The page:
In a closely contested game Saturday afternoon at the Air Canada Centre, the Washington Wizards fell by eight points to the Toronto Raptors to begin their 2018 postseason.

The balanced matchup was highlighted by John Wall’s fluid ball movement and three-point accuracy, Raptors forwards C.J. Miles and Serge Ibaka lighting it up from three, forward Markieff Morris’ toughness in the paint, the dominance of Toronto’s second unit, DeMar DeRozan and Kyle Lowry having a strong second half, and both Mike Scott and Marcin Gortat making solid contributions.

Positive Takeaways from Game 1:

As the game summary at the bottom of this post discusses, the Wizards did an excellent job of defending the Raptors’ starting backcourt. In the first half, Washington limited DeRozan and Lowry to just seven points combined scoring, while Beal and Wall put up 22 points together.

These numbers would shift in the second half, though, as DeRozan and Lowry finished the game with a combined 28 points, 15 assists, and five rebounds. Comparatively, Wall and Beal combined for 42 points (nearly 40 percent of the Wizards’ scoring), 19 assists (a cool 15 for Wall), seven steals, and five rebounds.

For the Wizards to even the series today and have a shot at winning against the Raptors, Beal and Wall must involve Washington’s bench and bigs in scoring and contesting on the glass. The Wizards’ backcourt is not solely enough to challenge Toronto.

While the Game 1 performances of Wall and Beal are most noticeable, the Wizards were able to contest the Raptors throughout the game because of key contributions from Morris, Gortat, and Scott.

Morris was the most consistent and reliable Wizard. During Game 1, the 6’10” forward dominated the paint, connecting on a number of mid-range jump shots. He also helped the Wizards secure rebounds and distribute the ball to create scoring opportunities for players.

Morris finished with 22 points on 9-for-15 shooting (8-for-11 on two-point field goals), 11 rebounds, and six assists. Morris also shot perfectly (3-for-3) on his free-throw attempts. He was clearly a difference-maker for the Wizards, as he was only one of five players to score in double figures.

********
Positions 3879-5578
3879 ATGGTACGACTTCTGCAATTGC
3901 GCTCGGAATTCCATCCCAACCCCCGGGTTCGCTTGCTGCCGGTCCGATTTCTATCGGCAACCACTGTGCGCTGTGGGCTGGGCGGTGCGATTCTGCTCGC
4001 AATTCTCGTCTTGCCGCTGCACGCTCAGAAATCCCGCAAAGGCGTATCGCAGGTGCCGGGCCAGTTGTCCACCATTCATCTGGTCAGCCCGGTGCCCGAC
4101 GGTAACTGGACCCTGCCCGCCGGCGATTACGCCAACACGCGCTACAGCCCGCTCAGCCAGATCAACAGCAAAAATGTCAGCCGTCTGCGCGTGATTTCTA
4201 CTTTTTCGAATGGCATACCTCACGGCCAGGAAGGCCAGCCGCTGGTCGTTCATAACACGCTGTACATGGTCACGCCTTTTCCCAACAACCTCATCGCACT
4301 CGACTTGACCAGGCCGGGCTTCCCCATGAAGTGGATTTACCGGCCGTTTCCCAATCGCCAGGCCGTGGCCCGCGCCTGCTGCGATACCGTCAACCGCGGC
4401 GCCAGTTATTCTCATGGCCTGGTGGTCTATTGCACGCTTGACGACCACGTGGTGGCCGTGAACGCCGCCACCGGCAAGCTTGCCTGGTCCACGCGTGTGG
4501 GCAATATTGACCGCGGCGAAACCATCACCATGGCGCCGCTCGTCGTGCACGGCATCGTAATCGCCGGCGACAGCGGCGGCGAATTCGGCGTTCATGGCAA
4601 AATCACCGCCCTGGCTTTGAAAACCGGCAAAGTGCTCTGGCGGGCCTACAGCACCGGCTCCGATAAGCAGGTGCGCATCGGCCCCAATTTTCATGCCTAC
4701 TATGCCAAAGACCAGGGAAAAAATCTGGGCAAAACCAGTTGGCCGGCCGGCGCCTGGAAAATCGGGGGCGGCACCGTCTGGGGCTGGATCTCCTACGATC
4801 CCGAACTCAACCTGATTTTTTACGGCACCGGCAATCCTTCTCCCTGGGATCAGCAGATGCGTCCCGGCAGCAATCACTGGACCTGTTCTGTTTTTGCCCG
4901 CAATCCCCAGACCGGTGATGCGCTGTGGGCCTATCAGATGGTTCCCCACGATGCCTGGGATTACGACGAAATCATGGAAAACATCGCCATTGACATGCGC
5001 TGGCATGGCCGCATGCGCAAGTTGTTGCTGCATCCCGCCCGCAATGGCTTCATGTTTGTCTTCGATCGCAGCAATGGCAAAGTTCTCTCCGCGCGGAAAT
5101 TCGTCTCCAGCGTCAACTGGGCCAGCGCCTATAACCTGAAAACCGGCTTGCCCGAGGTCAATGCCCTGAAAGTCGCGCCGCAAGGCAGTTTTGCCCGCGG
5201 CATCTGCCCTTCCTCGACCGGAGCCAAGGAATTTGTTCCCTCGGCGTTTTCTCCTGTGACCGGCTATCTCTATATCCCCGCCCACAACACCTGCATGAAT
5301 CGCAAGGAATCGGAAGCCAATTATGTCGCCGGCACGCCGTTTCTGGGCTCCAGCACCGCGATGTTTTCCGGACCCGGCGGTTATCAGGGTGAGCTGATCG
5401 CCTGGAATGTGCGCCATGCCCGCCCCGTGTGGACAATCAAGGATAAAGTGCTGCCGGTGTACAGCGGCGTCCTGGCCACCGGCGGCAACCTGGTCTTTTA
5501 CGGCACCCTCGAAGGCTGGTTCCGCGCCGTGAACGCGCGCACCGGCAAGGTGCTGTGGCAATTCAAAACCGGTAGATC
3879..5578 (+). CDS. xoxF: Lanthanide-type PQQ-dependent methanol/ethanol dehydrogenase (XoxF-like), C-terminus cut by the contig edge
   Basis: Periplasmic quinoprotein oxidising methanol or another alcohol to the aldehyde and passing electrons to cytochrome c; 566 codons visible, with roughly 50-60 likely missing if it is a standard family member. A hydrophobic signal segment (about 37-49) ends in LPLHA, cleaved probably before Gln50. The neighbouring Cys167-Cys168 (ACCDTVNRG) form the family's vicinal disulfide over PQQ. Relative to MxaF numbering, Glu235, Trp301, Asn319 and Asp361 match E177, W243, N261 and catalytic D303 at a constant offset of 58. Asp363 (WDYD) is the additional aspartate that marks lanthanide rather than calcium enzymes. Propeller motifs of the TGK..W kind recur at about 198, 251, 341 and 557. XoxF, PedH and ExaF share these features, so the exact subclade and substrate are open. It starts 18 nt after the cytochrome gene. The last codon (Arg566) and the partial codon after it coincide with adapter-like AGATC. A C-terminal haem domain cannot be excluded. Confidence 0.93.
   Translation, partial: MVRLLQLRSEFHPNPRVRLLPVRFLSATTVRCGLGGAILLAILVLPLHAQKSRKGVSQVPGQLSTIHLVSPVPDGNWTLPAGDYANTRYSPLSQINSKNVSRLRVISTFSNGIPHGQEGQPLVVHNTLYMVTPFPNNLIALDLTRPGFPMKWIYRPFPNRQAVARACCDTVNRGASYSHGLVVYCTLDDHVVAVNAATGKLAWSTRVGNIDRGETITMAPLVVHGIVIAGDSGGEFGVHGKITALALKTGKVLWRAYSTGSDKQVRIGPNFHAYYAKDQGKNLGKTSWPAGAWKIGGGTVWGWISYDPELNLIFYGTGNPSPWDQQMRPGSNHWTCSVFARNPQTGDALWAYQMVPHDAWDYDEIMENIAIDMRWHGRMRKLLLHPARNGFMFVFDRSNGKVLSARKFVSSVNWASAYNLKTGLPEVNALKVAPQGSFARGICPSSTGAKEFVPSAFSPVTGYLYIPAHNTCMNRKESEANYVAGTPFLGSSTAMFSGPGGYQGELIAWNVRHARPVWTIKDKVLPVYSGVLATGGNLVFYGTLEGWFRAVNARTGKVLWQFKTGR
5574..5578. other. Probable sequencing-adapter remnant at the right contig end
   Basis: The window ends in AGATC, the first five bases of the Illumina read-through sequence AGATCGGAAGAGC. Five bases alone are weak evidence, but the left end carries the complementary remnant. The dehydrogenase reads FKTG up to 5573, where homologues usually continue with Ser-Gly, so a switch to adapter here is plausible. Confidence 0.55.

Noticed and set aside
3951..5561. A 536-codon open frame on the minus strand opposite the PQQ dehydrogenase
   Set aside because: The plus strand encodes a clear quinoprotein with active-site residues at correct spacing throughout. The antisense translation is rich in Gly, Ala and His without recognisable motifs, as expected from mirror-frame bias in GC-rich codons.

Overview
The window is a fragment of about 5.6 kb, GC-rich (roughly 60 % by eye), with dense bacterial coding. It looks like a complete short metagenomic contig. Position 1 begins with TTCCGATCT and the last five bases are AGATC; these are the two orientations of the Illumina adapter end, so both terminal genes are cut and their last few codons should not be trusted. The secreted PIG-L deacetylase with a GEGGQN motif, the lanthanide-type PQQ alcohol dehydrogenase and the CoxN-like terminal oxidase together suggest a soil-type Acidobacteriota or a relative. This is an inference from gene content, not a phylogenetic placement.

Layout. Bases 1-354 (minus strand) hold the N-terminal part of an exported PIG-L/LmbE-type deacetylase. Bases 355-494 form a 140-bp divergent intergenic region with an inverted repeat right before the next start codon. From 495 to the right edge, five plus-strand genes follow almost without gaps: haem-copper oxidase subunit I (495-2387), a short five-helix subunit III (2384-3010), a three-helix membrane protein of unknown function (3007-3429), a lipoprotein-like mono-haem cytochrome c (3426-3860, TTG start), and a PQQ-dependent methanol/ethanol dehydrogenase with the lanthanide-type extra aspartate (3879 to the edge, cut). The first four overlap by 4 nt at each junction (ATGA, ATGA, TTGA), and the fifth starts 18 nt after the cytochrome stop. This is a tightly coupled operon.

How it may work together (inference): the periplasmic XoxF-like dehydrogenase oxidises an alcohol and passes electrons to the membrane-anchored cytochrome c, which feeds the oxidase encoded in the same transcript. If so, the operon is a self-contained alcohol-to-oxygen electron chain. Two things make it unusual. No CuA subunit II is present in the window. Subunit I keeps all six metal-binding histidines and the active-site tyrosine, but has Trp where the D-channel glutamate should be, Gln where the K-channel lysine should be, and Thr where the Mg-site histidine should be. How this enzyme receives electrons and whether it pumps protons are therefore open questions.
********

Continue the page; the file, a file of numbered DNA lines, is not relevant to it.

Two of the other five Wizards to score in double digits were Gortat and Scott. Gortat, affectionately called the “Polish Hammer,” converted several hook and jump shots in the paint. Gortat also assisted the Wizards in controlling the glass early on. He finished with 12 points on 6-for-9 field-goal shooting, and six rebounds. Unfortunately, Gortat picked up two quick fouls at the start of Game 1. He played the fewest number of minutes of any Washington starter (28 minutes).

Scott propelled Washington’s bench, as he was the only player on the Wizards’ second unit to score more than three points. Scott contributed solidly on the glass, collecting one defensive and two offensive rebounds. He also had a couple of highlight plays, scoring a reverse layup and making three dunks.

Unfortunately, Scott did not have any difference-making plays for the Wizards late in the game. He was assessed a Flagrant 1 foul early in the fourth quarter, and was replaced by Morris after committing a turnover. Still, Scott finished the game with 14 points in 26 minutes on 7-for-10 shooting. In addition, he was the only other Wizard aside from Wall to have a positive plus-minus rating (+6).

Room to Improve:

In the second half, the offensive production of Toronto’s guards and second unit proved too much for the Wizards to handle. DeRozan and Lowry ran the Raptors’ offense, racking up six and nine assists respectively. Lowry’s backup, point guard Delon Wright, finished the game with four assists.

However, the Raptors’ two chief offensive distributors and scorers did not need to play their best for Toronto to secure a win. The Raptors’ precision three-point shooting and big minutes from their subsitute players guranteed a win.

For Washington to successfully contest the Raptors, they must cut off the three-point line to the best of their ability and receive strong performances from their bench players. The Wizards were unable to contest Toronto’s threes and had only one reserve score in double figures (Mike Scott). These factors must change in Game 2.

Toronto made just over half of their three-pointers (16-of-30), spurred by excellent shooting performances by Raptors power forward Serge Ibaka and small forward C.J. Miles. Ibaka went 3-for-4 (75 percent) from three, scoring important points down the stretch. Meanwhile, Miles connected on four of seven three-pointers.

However, it was not just these two players who lit it up from three-point land. Seven of 11 Raptors who played in Game 1 scored at least one three-pointer. Five of these seven players connected on at least two three-point shots.